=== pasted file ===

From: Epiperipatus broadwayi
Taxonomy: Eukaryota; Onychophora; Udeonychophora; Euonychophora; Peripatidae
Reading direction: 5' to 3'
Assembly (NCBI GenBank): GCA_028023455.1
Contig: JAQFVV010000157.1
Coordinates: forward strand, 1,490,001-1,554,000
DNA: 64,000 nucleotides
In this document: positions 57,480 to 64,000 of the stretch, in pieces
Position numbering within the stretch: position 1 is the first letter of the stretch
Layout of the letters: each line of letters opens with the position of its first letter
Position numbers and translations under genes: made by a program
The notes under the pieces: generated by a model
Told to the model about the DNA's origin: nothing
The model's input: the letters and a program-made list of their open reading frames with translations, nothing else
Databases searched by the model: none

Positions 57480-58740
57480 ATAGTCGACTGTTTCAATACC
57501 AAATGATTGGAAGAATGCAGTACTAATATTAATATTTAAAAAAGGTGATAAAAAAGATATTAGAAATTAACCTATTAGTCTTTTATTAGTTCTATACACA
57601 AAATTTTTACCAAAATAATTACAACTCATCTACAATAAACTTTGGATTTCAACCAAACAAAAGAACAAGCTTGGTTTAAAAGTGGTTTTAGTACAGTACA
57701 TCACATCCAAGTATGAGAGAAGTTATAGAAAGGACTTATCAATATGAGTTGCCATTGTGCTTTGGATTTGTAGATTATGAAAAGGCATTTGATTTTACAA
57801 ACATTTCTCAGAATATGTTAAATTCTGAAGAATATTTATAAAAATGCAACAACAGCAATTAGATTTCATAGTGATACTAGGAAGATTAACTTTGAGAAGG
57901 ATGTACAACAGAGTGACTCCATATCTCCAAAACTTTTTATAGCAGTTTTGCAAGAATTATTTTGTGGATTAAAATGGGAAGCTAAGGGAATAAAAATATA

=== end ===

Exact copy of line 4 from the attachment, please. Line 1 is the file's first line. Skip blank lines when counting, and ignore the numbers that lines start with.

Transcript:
Assembly (NCBI GenBank): GCA_028023455.1